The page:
Perhaps it is boring and repetitive to discuss double pricing. Yet new experiences have prompted me to revisit this thorny issue once again. Sad but true, double pricing occurs frequently in Thailand, and other parts of the world, and is either accepted or grudgingly tolerated by many people. To me, it probably depends on different cultures and regulations in each country or area.
About two years ago, a foreign reader cried foul over double pricing after reading my article and learning that admission fees to national parks are different for Thai nationals and foreigners. On the website, I explained to him that in Thailand it is widely known that admission fees to national and historical parks and museums for Thais and foreigners are different because Thais pay tax and that money goes to support these sites. This practice is also common in several other countries, especially developing nations, which give priority to their own citizens to visit national heritage sites at no or low costs.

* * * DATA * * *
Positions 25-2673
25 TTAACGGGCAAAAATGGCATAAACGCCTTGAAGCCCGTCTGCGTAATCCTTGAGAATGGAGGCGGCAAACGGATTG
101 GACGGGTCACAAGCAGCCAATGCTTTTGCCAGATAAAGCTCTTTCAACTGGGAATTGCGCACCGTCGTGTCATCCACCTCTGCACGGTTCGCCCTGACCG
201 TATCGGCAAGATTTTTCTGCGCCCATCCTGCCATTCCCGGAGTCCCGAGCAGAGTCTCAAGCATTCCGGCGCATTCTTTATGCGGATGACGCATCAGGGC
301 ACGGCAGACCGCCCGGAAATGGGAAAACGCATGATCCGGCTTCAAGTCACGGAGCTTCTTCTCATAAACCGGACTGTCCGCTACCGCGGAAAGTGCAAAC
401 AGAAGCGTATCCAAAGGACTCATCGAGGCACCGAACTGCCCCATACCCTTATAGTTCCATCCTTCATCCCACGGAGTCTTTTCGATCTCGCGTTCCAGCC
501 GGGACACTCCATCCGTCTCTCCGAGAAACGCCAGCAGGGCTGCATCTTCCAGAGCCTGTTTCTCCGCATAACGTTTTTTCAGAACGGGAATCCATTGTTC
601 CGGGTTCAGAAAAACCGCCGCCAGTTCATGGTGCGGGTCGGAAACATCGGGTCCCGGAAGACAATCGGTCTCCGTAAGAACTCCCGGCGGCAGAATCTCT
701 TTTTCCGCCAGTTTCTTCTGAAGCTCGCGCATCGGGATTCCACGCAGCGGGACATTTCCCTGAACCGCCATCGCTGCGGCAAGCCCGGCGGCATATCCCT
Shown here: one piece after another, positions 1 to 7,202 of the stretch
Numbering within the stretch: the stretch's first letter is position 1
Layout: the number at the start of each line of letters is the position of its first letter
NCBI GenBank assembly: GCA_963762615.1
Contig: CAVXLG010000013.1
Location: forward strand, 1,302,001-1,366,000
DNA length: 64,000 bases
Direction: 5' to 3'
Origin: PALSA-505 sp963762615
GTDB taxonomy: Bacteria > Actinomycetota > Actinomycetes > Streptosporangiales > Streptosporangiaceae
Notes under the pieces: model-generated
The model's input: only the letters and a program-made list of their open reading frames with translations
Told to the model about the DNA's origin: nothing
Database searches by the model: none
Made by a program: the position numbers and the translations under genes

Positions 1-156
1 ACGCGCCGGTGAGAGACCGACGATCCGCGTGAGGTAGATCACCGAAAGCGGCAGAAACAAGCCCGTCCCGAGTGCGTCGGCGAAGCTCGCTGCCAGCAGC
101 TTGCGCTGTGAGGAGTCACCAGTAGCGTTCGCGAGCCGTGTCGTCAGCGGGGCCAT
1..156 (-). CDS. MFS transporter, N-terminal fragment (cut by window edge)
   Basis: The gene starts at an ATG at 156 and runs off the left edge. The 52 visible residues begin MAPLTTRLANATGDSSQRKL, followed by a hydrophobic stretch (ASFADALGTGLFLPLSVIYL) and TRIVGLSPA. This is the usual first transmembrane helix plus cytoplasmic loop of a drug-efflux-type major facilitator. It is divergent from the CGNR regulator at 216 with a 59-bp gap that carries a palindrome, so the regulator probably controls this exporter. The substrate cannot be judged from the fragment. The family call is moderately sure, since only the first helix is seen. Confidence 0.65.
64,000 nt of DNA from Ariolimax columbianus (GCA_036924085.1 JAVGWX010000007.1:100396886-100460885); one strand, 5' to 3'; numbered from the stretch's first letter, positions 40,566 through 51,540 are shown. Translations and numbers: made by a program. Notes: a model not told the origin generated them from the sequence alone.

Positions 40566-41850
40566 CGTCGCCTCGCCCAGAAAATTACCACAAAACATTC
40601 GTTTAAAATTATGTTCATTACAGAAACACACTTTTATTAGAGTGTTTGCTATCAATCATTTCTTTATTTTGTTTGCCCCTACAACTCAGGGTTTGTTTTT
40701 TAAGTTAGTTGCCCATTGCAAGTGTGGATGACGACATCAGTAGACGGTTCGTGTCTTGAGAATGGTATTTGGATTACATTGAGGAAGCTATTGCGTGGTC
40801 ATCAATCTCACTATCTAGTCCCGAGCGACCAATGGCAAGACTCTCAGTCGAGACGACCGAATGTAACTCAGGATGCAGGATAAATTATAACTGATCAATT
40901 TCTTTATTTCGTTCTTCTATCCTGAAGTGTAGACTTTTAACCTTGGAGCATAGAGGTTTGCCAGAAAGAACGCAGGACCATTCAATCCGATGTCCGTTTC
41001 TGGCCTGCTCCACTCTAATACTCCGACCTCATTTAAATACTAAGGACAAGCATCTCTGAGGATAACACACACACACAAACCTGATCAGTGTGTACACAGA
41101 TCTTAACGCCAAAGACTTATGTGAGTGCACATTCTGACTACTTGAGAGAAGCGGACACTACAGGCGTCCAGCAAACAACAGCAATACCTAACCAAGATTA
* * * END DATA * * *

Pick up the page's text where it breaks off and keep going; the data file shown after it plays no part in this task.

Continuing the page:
Despite my explanation, he insisted the practice was unfair and claimed he should have paid the same rate as Thais because he was a resident who worked here and paid taxes to this country. Fortunately, a knight on a white horse came to my rescue: Another reader clarified that foreign residents who pay taxes to the Thai government are entitled to the same admission fees as Thais if they show their residential ID cards when buying tickets. That was a happy ending _ for that case only, however.
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